Not found in the UK.

Size and Family

  • Family: Swallowtails
  • Size: Large
  • Wing Span Range (male to female): 70-90mm

Conservation Status

  • Butterfly Conservation priority: N/A                 
  • European Status: Vulnerable

Caterpillar Foodplants

Caterpillars feed on stonecrop (Sedum species)

Habitat

Diverse - rocky and stony places and vineyards in hills and mountains.

Extinct from the UK. The Black-veined White was first listed as a British species in 1667 but this large butterfly became extinct in the British Isles around 1925 with its last remaining stronghold in the south-east of England.

It was always considered a rarity in the British Isles but on the continent, it is often very common.

The female is known to rub her wings together and loses many of her scales by doing so, resulting in an almost-transparent look when compared with the white wings of the male. The reason behind this unusual behaviour is not known.

Not found in the UK.

Size and Family

  • Family: Nymphalids
  • Size: Large
  • Wing Span Range (male to female): 65-90mm

Conservation Status

  • Butterfly Conservation priority: Low                    
  • European Status: Not threatened

Caterpillar Foodplants

Caterpillars feed on leaves of the Strawberry tree (Arbutus unedo)

Habitat

Wooded hillsides with plenty of foodplant but can sometimes be found in town centres.

Not found in the UK. There have been several records of this butterfly in the UK from over the past 150 years but the species is not considered to be migratory and their presence has been attributed to passage by ship.

Not found in the UK. There are two forms of this magnificent butterfly - the blue form ilia and the orange-brown form clytie, the latter is more commonly encountered in southern regions of its distribution.

This is a large and distinctive butterfly, even in flight, as the white wing borders are unmistakable. The adults live solitary and, as such, migrate singly rather than in the swarms associated with other migrant species.

The Rosy Underwing is superficially similar to the native Red Underwing but is slightly smaller and paler looking. Comes to sugar and sometimes to light.

No evidence of breeding in the British Isles but in Europe, the caterpillars can be found between May and June.

There are less than two dozen records from the UK with the first from Shoreham, Sussex in 1875. First recorded on the Channel Islands in 2002 where it is now thought to be resident.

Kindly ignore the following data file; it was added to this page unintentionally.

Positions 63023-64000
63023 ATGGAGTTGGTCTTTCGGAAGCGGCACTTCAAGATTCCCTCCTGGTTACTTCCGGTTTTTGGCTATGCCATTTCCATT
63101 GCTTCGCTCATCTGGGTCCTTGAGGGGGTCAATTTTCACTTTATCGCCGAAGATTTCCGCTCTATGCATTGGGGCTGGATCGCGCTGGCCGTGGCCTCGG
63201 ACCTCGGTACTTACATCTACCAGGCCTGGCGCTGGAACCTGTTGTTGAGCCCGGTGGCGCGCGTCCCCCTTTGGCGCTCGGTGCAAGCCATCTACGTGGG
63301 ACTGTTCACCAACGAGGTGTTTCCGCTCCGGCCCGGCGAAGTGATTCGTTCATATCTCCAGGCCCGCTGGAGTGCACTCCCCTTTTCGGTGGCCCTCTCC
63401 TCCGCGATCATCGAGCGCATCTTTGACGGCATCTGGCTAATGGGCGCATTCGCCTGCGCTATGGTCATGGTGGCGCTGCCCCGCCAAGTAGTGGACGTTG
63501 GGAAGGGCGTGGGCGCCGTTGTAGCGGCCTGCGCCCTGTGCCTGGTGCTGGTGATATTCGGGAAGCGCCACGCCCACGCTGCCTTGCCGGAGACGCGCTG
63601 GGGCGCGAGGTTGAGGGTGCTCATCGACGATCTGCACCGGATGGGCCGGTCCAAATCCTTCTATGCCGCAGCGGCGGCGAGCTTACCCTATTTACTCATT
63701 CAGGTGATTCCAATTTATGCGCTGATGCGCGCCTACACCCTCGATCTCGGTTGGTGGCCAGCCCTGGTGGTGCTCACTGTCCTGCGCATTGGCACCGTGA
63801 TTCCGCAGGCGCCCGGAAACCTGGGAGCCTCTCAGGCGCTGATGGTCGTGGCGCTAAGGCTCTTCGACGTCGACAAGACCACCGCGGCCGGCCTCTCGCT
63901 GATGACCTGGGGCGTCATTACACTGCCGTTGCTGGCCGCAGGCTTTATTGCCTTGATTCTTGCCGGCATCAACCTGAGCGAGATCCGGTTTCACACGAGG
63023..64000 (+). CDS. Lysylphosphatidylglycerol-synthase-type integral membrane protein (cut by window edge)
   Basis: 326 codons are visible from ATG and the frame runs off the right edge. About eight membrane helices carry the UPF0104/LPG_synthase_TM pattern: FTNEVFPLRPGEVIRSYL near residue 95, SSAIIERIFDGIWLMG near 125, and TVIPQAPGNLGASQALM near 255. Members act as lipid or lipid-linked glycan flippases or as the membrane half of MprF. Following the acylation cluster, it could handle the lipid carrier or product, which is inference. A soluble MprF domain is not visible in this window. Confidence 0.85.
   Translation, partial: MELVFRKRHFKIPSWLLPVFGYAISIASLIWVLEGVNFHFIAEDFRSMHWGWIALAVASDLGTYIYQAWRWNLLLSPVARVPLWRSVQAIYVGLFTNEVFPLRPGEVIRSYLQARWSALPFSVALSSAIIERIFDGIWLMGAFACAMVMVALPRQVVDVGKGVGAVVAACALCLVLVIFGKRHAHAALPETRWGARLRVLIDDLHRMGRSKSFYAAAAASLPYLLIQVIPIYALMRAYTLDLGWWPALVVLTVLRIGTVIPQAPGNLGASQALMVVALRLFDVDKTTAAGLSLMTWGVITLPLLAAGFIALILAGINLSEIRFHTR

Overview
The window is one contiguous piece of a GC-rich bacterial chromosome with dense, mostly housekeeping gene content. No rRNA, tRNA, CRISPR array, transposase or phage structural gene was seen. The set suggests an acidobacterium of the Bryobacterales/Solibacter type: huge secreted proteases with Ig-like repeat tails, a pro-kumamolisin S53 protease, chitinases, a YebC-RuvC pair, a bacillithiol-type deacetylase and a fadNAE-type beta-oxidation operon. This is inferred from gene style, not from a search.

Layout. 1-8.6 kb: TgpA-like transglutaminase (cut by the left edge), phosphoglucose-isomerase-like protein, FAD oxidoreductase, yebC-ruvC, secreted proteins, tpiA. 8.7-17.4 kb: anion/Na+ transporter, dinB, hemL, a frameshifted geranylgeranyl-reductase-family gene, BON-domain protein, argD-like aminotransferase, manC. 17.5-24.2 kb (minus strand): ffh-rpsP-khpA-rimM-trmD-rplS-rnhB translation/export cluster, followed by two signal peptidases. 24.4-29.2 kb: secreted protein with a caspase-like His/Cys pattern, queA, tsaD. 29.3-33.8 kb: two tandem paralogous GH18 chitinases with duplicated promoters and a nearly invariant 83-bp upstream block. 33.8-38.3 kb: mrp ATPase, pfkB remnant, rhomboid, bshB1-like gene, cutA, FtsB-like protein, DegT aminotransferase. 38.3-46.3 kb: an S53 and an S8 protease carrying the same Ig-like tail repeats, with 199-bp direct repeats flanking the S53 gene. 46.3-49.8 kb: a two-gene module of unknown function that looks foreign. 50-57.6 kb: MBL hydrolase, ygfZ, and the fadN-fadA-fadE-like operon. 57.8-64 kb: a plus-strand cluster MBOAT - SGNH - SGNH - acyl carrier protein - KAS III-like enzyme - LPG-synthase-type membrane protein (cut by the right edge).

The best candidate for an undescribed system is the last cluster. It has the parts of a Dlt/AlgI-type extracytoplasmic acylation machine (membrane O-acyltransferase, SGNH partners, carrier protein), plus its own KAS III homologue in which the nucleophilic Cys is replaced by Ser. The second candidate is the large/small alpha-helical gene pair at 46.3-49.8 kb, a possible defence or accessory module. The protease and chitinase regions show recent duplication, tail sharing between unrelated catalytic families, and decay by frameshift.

Flight Season

Flies from July to September in one generation, immigrants to the UK can be seen from August.

A very scarce visitor to the British Isles, with only two records - one attracted to light in East Sussex in May 1985 and a second found in the docks of East London in July 1995.

The caterpillar has not been found in Britain.

Flight Season

Adults could be seen in the UK between May and July.

Size and Family

  • Family: Hawk-moths (Sphingidae)
  • Size: Medium, 37-42mm wingspan

Caterpillar Food Plants

Evening primrose (Oenothera biennis) as well as willowherb (Epilobium)

This large, powerful butterfly is usually seen flying swiftly over the tops of bracken or low vegetation in woodland clearings. In flight, the males are almost impossible to separate from those of the Dark Green Fritillary, which often share the same habitats. However, both species frequently visit flowers such as thistles and Bramble where it is possible to see their distinctive underside wing markings. The Dark Green lacks the orange ringed 'pearls' on the underside of the hindwing.

Sometimes referred to as the Blue Underwing, the Clifden Nonpareil is a very large and impressively beautiful and rare moth.

This unmistakable insect is strongly attracted to sugar at dusk and will come to light but can also be seen by day at rest on tree trunks and walls. It has even been recorded flying inland from the sea.

Winter is spent as an egg on the foodplant with the caterpillars hatching the following spring when they can be found through to July, feeding at night. The pupa is made in a silken cocoon that is spun between leaves or among leaf litter.

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